For a while, Rick and Morty seemed like the kind of show that was almost too enamored of its horrible protagonist. Rick’s narcissistic assholery was the show’s calling card, and the idea of a self-destructive genius whose ultimate assessment of the universe is that nothing matters and everything sucks propelled him to destroy everyone who even attempted to get close to him.
As the show progressed over three seasons, however, the show’s view of Rick’s nihilistic genius dimmed in favor of recognizing the toxic brokenness his character exudes. Instead of equating cosmic genius with the realization that nothing matters, its plot and characters curved towards a different idea: that people have the agency to choose what matters, even if life is ultimately meaningless.
This arc of choosing what matters came to a head at the end of Season 3, when Rick’s daughter and Smith family matriarch Beth confronts her dad about passing on the sociopathic, avoidant traits she’s discovered in herself. Rick offers Beth the option of leaving her life behind, saying he’ll create a perfect clone of her to take her place in the family to exist for as long as she needs to be away. Beth turns Rick down and returns to her life, formally choosing to get back together with her husband while the Smiths restructure their relationship with their grandpa.
Season 4 Episode 1 picks up with the Smiths making an effort to curb Rick’s impact on their home life, encouraging him to ask nicely before taking Morty on an adventure. Rick clearly has issues accepting his new place in the family — as someone whose presence must be earned and chosen, as opposed to feared and obeyed — and only vaguely respects Morty’s boundaries. Of course in true Rick and Morty fashion, the show immediately puts his new status to the test.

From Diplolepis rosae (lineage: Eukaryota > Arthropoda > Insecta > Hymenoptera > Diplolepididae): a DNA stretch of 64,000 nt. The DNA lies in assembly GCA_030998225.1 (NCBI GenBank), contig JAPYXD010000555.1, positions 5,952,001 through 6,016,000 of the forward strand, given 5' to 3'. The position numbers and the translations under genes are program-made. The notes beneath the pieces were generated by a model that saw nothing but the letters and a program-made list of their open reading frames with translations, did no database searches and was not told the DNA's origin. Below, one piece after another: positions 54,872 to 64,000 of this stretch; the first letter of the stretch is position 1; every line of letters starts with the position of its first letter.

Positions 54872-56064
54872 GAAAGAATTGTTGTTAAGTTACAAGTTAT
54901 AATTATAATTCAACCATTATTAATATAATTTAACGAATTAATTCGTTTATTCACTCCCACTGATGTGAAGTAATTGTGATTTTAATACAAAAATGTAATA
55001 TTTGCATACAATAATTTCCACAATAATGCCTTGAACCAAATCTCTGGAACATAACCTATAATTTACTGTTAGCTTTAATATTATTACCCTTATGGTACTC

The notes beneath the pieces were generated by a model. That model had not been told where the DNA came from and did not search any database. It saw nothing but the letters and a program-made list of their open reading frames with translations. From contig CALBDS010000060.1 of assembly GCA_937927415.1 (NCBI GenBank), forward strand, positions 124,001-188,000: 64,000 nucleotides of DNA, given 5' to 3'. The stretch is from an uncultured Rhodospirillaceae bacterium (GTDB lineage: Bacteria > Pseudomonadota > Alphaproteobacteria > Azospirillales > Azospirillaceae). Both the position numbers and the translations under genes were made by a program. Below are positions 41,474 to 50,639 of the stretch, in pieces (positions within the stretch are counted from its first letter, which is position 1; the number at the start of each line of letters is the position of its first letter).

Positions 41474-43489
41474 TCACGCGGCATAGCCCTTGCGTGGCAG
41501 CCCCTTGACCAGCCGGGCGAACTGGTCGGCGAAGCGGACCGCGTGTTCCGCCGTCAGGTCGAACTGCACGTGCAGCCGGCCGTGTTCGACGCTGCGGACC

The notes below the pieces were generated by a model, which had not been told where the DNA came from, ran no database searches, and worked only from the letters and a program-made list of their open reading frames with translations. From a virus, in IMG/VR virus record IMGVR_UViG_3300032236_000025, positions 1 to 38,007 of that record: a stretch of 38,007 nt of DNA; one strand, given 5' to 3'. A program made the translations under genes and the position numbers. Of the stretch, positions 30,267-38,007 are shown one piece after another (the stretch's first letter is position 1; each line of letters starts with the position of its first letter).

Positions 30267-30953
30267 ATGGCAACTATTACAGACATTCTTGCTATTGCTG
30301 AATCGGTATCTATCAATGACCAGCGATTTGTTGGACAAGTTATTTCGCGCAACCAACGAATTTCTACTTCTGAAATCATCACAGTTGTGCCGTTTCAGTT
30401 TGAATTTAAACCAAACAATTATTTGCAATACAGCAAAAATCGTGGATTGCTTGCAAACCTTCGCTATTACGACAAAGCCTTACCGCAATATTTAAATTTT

What is Rick like when he actually has to earn his place in a family he used to terrorize without even thinking about it?
Without spoiling too much of episode 1, “Edge of Tomorty: Rick Die Rickpeat,” it’s enough to say that it gives Morty and the Smith family an opportunity to flex their ability to make choices that don’t revolve around Rick. Beth’s fear that her father will abandon him again is gone, and Jerry’s knowledge that Beth chose to come back to him gives him the strength to stand up to Rick’s trademark destructive influence. Morty even goes on a terrifying journey with no help from Rick at all.
They’re not all magically transformed into better, more independent people, but over the course of the episode it’s clear that Summer, Beth, Morty, and even Jerry have realized they don’t necessarily need Rick.
Rick’s solo journey in the episode involves giant shrimp, wasp people, and getting repeatedly murdered by Nazis in a series of universes that are all improbably fascistic (“when did this shit become the default,” he gripes in one of the episode’s best quips), and his fight to get back home reminds him that he doesn’t need his family either — but he wants to be a part of them.
The central tension of Rick realizing he wants to be a Smith just as his family realizes they don’t need him is sure to inform the rest of the season, which looks to exist under a power dynamic that Rick and Morty hasn’t explored before. What is Rick like when he actually has to earn his place in a family he used to terrorize without even thinking about it? What is Morty like when he feels free to prioritize other elements of his life above Rick?
IDK bro, guess we’ll find out.